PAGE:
To Issue 158


Citation: Watts A, Tauber M, “ARCUS®: a Commercialised Technology Enabling High-Dose, Highly Respirable Powders”. ONdrugDelivery, Issue 158 (Apr 2024), pp 48–54.

Alan Watts and Michael Tauber, discuss the requirements and benefits of using spray-dried powders for inhalation, and how ARCUS, used for the successfully commercialised Inbrija® dry powder inhaler, is a prime example of this technology in action.

After more than 20 years of academic research, formulation development, clinical trials and industrial scale-up, Acorda Therapeutics‘ combination product for Parkinson’s patients – Inbrija® – comprised of dry powder particle-engineered levodopa and a breath-actuated device was approved by the US FDA in 2018. This product is one of several commercial orally inhaled products that use spray drying as a means to produce a highly respirable powder capable of efficiently and conveniently delivering a drug payload to the airways (Table 1).

Product Spray-Drying Technology Device Active(s)



Aerosphere pMD Budesonide / Glycopyrronium / Formoterol Fumarate



Aerosphere pMD Glycopyrronium / Formoterol Fumarate



Aerosphere pMD Salbutamol / Budesonide

TOBI Podhaler


Pulmosphere DPI Tobramycin


(Acorda Therapeutics)

ARCUS DPI Levodopa



n/a DPI Mannitol

Table 1: Commercial spray-dried products for inhalation.

The spray-dried particle engineering technology used for Inbrija – ARCUS® – enables dosing of 42 mg of API in a single size 00 capsule while minimising excipient content (<8 mg). These engineered powders are consistently taken up into inspired air by a single breath, due to their low density. Unlike traditional lactose-blended dry powder inhaler (DPI) formulations, high respirable fractions of >60% of the nominal dose can be achieved by these spray-dried powders over a broad range of inspiratory flow rates. Clinical data has indicated rapid absorption and improved consistency in plasma concentrations compared with oral formulations. Inbrija uses a device designed for a size 00 capsule, which allows for high powder volume in a single capsule, whereas approximately three size 3 capsules would be required for an equivalent dose from a typical capsule-based DPI.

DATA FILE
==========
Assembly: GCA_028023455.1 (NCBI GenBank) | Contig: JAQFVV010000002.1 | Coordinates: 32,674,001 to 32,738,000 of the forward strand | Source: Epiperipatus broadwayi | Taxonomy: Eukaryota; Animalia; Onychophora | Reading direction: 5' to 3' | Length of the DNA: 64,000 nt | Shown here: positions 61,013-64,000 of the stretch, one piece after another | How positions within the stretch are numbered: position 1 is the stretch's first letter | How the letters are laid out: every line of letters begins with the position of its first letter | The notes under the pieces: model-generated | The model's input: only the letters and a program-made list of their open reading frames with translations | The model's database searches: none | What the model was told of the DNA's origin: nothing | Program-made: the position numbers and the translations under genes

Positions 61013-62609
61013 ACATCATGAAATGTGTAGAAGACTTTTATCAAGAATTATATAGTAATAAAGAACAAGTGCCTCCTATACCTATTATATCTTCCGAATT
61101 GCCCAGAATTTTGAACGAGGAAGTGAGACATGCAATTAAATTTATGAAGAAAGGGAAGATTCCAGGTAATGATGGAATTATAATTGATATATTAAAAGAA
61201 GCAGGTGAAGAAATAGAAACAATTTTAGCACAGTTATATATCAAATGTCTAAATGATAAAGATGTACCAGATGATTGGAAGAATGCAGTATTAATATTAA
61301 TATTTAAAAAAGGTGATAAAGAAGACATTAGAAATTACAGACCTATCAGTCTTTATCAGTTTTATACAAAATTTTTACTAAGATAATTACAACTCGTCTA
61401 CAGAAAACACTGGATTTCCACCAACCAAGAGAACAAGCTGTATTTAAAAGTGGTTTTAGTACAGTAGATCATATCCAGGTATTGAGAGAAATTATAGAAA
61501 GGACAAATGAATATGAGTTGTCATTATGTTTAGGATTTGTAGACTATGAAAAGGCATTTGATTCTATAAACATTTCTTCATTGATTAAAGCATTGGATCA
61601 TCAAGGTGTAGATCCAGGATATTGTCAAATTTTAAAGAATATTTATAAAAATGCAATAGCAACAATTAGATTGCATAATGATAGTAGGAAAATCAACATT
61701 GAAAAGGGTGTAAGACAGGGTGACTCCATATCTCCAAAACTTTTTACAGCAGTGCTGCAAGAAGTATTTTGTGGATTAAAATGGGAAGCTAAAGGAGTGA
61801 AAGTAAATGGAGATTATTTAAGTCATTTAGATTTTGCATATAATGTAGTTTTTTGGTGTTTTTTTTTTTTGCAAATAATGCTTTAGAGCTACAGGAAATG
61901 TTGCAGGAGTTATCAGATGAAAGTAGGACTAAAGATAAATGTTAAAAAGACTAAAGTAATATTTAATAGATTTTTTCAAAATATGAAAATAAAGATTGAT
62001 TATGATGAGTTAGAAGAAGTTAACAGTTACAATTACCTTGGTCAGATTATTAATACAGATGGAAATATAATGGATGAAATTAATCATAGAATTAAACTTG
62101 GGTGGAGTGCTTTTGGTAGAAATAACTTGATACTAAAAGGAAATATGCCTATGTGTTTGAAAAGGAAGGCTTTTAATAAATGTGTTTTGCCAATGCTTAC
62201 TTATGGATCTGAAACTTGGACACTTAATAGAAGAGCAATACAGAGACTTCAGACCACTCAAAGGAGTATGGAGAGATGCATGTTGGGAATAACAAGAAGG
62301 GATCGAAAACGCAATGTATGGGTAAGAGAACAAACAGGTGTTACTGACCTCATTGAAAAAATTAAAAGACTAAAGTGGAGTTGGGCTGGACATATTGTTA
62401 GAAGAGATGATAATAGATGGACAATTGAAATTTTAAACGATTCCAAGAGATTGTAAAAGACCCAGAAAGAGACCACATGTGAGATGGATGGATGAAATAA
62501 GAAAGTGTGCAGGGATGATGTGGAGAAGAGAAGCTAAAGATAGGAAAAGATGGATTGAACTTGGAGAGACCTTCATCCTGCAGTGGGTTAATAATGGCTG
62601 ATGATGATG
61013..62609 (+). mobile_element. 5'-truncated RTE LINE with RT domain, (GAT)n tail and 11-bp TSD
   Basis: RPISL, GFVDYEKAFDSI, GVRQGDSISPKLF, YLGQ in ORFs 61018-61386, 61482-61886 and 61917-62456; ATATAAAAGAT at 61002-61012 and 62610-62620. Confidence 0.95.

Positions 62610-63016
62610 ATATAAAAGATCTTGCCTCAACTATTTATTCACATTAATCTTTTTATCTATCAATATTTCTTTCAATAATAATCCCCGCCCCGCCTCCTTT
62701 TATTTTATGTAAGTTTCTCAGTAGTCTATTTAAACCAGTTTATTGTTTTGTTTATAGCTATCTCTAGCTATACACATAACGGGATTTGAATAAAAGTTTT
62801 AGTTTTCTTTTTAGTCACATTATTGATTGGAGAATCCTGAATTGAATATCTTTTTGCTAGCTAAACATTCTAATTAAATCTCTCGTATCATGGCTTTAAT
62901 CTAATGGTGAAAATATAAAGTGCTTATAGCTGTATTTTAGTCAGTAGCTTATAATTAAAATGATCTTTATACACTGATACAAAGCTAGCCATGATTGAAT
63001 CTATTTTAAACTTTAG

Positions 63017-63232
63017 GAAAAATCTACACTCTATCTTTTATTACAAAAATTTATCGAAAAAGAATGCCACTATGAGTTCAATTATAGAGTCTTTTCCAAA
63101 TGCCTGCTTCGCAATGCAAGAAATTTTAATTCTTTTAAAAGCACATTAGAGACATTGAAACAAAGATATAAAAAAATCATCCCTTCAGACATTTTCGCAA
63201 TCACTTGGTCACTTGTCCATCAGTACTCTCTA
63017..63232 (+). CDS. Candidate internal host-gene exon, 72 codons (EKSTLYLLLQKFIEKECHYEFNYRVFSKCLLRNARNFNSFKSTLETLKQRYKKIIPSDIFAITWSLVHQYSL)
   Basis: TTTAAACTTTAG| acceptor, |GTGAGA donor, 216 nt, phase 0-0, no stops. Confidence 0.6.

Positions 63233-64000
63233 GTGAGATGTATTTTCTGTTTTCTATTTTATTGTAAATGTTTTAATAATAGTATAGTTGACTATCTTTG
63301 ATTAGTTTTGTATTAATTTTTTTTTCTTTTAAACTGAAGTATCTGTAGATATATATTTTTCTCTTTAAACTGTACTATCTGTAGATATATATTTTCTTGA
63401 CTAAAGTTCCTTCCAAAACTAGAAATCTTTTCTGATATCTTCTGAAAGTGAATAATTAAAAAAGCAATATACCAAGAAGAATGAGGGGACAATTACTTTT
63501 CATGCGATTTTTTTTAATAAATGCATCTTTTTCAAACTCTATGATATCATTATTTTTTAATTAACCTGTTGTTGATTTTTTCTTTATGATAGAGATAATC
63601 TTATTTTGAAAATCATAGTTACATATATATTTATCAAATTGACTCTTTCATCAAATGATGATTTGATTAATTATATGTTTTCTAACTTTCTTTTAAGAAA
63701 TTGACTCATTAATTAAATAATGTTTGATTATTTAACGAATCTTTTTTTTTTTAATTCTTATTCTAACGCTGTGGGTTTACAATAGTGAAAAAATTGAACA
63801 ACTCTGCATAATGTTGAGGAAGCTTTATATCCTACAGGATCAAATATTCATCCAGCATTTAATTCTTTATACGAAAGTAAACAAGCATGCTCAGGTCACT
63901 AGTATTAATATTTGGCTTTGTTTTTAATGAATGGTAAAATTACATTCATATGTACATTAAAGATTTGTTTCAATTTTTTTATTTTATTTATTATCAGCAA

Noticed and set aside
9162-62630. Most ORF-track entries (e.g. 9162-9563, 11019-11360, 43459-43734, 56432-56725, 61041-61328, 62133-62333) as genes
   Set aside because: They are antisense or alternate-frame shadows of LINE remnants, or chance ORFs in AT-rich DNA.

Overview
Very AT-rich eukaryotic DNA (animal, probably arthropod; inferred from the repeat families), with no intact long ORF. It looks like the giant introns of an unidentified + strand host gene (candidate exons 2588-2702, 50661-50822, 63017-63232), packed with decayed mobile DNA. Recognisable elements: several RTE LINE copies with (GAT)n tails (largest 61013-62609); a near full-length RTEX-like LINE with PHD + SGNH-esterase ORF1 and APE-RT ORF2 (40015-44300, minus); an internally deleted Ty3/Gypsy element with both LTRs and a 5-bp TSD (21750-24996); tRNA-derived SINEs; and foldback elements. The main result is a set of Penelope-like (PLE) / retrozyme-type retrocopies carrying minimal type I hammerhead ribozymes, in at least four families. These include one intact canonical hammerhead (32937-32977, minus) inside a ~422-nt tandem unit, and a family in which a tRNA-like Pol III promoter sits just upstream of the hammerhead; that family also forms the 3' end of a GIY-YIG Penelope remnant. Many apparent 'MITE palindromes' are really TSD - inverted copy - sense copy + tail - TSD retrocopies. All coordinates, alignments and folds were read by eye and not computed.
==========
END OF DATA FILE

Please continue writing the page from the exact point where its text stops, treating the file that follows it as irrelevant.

The ARCUS technology was initially developed in the labs of Dr Robert Langer at the Massachusetts Institute of Technology (MA, US) and Dr David Edwards at Harvard University (MA, US). This initial development of large porous particles was described in a landmark 1997 Science article titled “Large Porous Particles for Pulmonary Drug Delivery”.1 Shortly after this publication, a start-up company, Advanced Inhalation Research, was launched and began using this approach to develop drug products for systemic drug delivery via the lung. Through various acquisitions and spin-outs, the technology eventually found its home with Acorda Therapeutics in 2014.

“Pulmonary delivery of particles made with ARCUS requires significantly less energy to disperse the powder into an inhalable aerosol, due to decreased interfacial interactions.”

Improved Performance

The drive to develop this technology stemmed from the need to overcome some of the inherent challenges faced when developing dry powders for inhalation delivery. For fine particles (those <5 μm in diameter) intended for lung delivery, cohesiveness is governed by electrostatic and van der Waals forces more so than gravitational or inertial forces. Dispersion of these fine particles can take a lot of energy.